President Moon Jae-in of South Korea has ordered an investigation into why
the Defense Ministry had failed to inform him that four additional launchers for a contentious US missile-defense battery had been brought into his country.
The US had hurried to deploy the antimissile system, called the Terminal High Altitude Area Defense, or THAAD, in late April,
despite protests from Moon, a presidential candidate at the time,
who demanded the deployment be delayed until AFTER the new government in Seoul was able to review whether it was in the country’s best interest.
The president’s move came as tensions on the Korean Peninsula were rising.
On Monday, Pyongyang launched what South Korean officials called a Scud-type missile that flew 280 miles before falling into waters near Japan.
Hours after the missile test, two US supersonic B-1B Lancer bombers conducted a drill over South Korea, the second such mission this month.
Moon and US Anti-Missile System Promotion – A Contentious Relationship
Since Moon’s election, he has not been as vocal about the THAAD deployment.
That changed on Tuesday, when he learned that the remaining four Thaad launchers had also arrived in South Korea —
although not put in place in Seongju —
and that his office has been kept in the dark about it.
“President Moon called it a great shock,” said his spokesman, Yoon Young-chan.
“He has ordered a probe into
- how the four launchers were brought into the country,
- whose decision it was
- why it has not been made public to the people and
- why it has not been reported to the new government until now.”
There was no immediate reaction from the United States military or the South Korean Defense Ministry.
THAAD – Key Piece in US / China / Korea / Japan Relationship
Many liberal domestic supporters of Moon have feared that THAAD deployment would do little to protect South Korea from North Korean missiles,
and instead bring their country deeper into a hegemonic struggle between the US and China.
They tend to see it as part of Washington’s scheme to contain China’s growing military influence with a regionwide missile defense network.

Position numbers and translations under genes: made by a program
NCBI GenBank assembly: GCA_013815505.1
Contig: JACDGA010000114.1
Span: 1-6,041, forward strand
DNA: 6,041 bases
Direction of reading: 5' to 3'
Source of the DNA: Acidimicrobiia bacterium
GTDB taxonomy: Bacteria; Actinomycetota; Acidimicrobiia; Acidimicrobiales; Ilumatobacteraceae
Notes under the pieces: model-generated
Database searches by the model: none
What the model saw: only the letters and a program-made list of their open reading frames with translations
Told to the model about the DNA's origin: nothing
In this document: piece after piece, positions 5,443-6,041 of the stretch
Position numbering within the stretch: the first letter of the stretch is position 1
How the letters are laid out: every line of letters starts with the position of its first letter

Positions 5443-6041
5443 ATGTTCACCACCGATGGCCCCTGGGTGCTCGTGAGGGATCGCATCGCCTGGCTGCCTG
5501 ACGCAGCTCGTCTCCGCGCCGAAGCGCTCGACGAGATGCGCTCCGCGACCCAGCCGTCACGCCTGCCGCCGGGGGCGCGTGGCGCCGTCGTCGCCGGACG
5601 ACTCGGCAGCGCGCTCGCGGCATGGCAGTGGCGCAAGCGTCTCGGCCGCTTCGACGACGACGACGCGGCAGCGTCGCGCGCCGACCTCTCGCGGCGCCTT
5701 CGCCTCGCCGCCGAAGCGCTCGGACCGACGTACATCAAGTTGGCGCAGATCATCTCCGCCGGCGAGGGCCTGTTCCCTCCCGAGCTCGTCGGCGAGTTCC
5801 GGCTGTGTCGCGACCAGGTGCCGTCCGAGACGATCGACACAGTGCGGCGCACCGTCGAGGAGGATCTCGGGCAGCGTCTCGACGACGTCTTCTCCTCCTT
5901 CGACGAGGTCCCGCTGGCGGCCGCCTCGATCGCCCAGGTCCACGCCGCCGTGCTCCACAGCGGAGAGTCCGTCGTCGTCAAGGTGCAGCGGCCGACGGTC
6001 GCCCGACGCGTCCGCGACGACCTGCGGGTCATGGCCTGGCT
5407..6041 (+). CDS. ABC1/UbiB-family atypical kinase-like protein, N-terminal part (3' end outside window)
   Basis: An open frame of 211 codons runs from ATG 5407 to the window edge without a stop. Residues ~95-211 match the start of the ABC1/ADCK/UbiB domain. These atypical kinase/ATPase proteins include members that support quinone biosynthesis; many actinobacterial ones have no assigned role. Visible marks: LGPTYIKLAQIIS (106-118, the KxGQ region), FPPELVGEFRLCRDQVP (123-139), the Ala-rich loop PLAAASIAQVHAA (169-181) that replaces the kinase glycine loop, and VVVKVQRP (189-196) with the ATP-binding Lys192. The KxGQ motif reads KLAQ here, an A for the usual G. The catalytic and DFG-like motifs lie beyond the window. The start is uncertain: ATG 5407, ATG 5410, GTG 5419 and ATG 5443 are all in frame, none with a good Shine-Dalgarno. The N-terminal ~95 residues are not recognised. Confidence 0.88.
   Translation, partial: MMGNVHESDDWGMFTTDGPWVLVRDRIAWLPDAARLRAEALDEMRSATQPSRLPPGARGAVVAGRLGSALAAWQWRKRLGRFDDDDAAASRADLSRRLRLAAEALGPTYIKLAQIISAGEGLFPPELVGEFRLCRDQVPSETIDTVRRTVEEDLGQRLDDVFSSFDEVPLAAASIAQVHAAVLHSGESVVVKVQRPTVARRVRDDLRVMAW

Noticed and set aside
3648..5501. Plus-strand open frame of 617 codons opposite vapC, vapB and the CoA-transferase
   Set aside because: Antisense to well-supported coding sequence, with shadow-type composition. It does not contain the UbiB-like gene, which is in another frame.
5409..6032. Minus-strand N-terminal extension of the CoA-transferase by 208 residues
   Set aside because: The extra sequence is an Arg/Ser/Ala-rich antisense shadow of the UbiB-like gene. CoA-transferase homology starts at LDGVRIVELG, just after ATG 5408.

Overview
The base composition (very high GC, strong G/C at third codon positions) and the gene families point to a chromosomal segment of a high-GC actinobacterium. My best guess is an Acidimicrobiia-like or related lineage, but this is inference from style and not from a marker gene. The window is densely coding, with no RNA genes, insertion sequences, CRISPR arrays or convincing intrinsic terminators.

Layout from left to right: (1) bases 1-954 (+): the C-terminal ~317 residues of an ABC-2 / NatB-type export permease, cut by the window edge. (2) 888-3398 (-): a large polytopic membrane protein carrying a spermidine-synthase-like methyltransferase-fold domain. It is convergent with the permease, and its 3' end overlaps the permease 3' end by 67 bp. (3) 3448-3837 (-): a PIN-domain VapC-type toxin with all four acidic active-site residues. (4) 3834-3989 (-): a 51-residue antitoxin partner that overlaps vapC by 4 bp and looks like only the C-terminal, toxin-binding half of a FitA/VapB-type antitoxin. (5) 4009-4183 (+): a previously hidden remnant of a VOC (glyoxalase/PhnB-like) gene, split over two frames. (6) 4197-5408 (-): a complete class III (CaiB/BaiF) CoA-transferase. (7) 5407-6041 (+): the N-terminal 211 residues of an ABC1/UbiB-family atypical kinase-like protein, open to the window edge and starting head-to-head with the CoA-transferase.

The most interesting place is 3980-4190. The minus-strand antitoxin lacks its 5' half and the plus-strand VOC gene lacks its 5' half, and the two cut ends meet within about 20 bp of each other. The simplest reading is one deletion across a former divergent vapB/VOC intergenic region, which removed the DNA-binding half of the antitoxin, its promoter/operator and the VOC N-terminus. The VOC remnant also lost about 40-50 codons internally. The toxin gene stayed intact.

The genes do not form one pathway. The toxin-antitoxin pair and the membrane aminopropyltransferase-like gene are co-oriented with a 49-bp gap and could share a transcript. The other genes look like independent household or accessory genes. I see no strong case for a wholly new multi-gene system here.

Their misgivings only deepened when President Trump suggested that South Korea pay $1 billion for the system.
China has also been boycotting South Korean brands in retaliation.
But Moon’s conservative foes regarded THAAD as a key to guarding against North Korea and condemned China’s economic retaliation as bullying.
Moon also departed from his conservative predecessor, Ms. Park, by calling for dialogue with the North,
saying that sanctions alone have failed to end the North’s nuclear ambitions.
But his approach has been challenged by North Korea’s growing missile threats since his election.
“The only way to make North Korea listen is through Chinese economic and American military pressure,”
Prime Minister Shinzo Abe of Japan told Moon on the phone on Tuesday, according to Moon’s office.
“This is not time for dialogue.
We must strongly call on China to stop providing oil and oil-related goods to North Korea.”
Moon agreed it was time to increase sanctions and pressure on North Korea.
The phone call between Abe and Moon took place hours after North Korea said on Tuesday that
the ballistic missile it tested this week could be launched much more quickly than others of its kind,
and that it could strike enemy ships and other targets with greater precision.
North Korea’s Increasingly Sophisticated Nuclear Capability
On Tuesday, the North’s official Korean Central News Agency said the missile had been equipped with a new precision guidance system.
It also had an advanced, automated prelaunch sequence, “markedly reducing the launching time,” the news agency said.
The North’s attempts to develop longer-range missiles have caused considerable alarm,
but Pyongyang has also been striving to improve its Scud-based short- and medium-range missiles,
which could strike targets in South Korea and Japan, including US military bases and aircraft carriers that often sail in nearby waters.
The South Korean military said Tuesday that it needed time to verify the North’s statement.
It was the latest in a series of advances in missile technology claimed by North Korea in recent weeks.
So far this year, North Korea has conducted nine ballistic missile tests, some of which analysts later said demonstrated new technologies.
Its midrange Pukguksong-2 used solid fuel, eliminating the need for a lengthy fueling process,
which means it can be rolled out from a concealed location and launched quickly.
The intermediate-range Hwasong-12, which the North tested on May 14, had a longer range than any missile it had launched before.
“Whenever news of our recent valuable victory is broadcast, the Yankees would be very much worried,
and the gangsters of the South Korean puppet army would get dispirited more and more,”
the North’s news agency quoted the country’s leader, Kim Jong-un, as saying after watching the launch on Monday.
North Korea has repeatedly claimed it could strike the continental US with a nuclear warhead,
but has never tested an intercontinental ballistic missile that can fly across the Pacific.
The Trump administration has been calling on China, North Korea’s main ally,
to bring “maximum pressure and engagement” to stop the North from reaching that goal.
Two American aircraft carriers, the Carl Vinson and the Ronald Reagan, are engaging in exercises in the western Pacific, not far from the Korean Peninsula.
Hours after the North’s missile test on Monday, the American B-1B Lancer bombers conducted their drill over South Korea.
The North’s statement on Tuesday noted these developments, referring to the flights as a “nuclear-bomb-dropping drill,” though Lancers are no longer nuclear-capable.